Do you trust that we’re going the right direction?

The TSA recently announced that it is moving forward with two programs to improve aviation security, Trusted Traveler and a better system of checking on passengers before they can fly. I believe these are two steps in the right direction.

In a recent USAToday editorial, the paper disagreed based on the fact that the programs have not worked in the past. However, the previous trusted traveler programs were not implemented the way they were supposed to be – they were set up to fail from the beginning. Continue Reading

Suicide bombing in Moscow Airport, could it happen here?

Based on the first reports, a suicide bomber has detonated an explosive device in the terminal building at the Moscow Domodedovo Airport. The explosion occurred near the the international arrivals section of the airport. Click here for USAToday report. Early reports is that at least 31 have died and an additional 130 are injured. Industry security experts have warned against this type of attack for several years, and this is not the first time airport terminals have been targets. Continue Reading

9th Annual Aviation Security Summit

So what do the industry leaders have to say about the future of aviation security?

Let me start out by saying that everyone wants to work cooperatively, to build partnerships on an intelligence-driven-risk-based-assessment approach to reduce the size of the haystack because at the end of the day it’s all about security.

If that sounds like a convoluted sentence, it is. But, those were the terms that we heard over and over again. I might also add that those are the same terms we hear just about every year. Other recurring themes, that recurred again this year, included the usual “let’s focus on bad people not bad things,” which in the real world ends up meaning – “throw more technology at everything.”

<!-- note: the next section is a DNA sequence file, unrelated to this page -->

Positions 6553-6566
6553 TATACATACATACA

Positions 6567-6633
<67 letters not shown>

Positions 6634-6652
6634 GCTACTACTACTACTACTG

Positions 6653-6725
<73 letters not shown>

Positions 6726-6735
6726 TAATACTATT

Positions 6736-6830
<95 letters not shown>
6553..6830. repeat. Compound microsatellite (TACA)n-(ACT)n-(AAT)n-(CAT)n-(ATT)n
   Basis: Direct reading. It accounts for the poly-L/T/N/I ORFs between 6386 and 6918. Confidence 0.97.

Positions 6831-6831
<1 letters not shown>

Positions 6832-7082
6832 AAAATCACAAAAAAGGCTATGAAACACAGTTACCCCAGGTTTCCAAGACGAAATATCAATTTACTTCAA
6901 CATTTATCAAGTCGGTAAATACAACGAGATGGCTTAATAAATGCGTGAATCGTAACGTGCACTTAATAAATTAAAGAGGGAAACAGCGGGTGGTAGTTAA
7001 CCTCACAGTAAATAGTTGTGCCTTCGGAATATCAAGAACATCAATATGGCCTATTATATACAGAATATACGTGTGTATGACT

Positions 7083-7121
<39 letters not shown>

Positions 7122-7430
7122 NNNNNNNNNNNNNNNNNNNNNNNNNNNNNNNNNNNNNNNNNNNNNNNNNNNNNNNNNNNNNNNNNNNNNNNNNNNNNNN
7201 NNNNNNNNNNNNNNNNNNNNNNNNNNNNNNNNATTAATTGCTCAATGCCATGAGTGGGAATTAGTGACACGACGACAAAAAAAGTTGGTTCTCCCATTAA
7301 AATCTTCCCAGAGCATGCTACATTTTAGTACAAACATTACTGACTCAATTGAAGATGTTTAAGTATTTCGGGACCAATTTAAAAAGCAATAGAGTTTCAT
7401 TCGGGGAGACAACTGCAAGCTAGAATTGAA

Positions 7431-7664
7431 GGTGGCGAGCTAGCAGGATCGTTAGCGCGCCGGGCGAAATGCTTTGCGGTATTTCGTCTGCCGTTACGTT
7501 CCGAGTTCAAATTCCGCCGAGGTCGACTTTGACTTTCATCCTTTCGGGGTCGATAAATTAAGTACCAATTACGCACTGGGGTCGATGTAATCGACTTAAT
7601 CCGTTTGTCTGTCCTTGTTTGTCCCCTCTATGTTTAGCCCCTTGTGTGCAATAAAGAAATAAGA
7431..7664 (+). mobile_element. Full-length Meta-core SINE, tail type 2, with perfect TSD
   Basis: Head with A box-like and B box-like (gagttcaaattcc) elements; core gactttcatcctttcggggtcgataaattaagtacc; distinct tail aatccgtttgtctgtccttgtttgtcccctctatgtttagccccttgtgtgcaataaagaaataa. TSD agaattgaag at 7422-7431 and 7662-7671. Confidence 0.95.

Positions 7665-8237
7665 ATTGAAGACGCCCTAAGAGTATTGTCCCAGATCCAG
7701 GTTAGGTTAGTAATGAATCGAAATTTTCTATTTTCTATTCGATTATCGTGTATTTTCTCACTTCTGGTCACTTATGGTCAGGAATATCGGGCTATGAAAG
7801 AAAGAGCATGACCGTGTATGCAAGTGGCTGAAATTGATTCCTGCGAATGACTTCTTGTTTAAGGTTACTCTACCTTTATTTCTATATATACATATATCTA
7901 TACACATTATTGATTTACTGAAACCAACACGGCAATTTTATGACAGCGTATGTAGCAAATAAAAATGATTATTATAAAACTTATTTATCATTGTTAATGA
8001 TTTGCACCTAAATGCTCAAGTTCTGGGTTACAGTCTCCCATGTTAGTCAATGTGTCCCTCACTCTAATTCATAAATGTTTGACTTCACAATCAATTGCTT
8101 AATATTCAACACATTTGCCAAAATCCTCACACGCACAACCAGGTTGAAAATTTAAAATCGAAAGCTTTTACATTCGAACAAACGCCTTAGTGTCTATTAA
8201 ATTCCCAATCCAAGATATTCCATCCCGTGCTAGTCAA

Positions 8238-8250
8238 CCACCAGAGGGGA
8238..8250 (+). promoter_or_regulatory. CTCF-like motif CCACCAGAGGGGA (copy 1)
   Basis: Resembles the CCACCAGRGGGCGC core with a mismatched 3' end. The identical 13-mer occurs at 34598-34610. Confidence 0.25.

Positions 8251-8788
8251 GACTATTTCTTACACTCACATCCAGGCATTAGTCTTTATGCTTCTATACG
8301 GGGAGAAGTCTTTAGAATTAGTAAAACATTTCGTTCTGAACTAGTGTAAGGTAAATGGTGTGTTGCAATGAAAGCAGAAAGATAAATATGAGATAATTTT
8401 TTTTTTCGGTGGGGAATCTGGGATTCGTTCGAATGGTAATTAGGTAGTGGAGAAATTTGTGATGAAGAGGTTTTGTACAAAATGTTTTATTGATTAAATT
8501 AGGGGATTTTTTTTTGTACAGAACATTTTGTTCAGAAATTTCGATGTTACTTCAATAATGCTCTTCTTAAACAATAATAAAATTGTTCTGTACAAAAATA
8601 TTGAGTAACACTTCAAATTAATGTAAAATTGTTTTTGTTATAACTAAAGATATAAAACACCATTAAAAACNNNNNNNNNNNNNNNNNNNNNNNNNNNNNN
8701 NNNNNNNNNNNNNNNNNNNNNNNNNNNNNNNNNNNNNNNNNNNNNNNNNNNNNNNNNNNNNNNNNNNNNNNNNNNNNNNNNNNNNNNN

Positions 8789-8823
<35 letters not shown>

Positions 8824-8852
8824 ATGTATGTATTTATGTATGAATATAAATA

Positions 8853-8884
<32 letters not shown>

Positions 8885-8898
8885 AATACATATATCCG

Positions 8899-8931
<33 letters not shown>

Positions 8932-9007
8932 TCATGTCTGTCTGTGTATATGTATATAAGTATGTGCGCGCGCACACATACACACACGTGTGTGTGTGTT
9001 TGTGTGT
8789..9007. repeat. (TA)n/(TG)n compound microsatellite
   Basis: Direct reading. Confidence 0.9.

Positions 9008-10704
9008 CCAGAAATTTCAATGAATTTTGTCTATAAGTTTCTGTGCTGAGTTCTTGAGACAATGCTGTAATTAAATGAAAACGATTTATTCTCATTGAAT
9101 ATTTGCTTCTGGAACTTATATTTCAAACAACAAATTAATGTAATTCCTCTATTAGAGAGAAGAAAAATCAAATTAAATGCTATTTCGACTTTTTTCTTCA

The Opening Session

There were a few patterns that may give us some clues about the shape of things to come… Continue Reading

Pilot You Tube Videos Revealed. . . what?

This story is getting a lot of play this week. I’ve heard that this pilot has been called everything from a hero to a whistleblower, and his attorney is equally enjoying his own celebrity. Just recently his attorney offered to make his client available to consult with Congress on aviation security.

Time to offer some reality.

As for what he revealed and his hero status and potential to brief Congress. From what I can tell, a “gap” was not revealed. The fact that many airport and airline employees do not undergo screening like passengers do, is not an industry secret. It’s been going on since about the time that screening for passengers was implemented. It IS a controversial topic, but there are not easy solutions.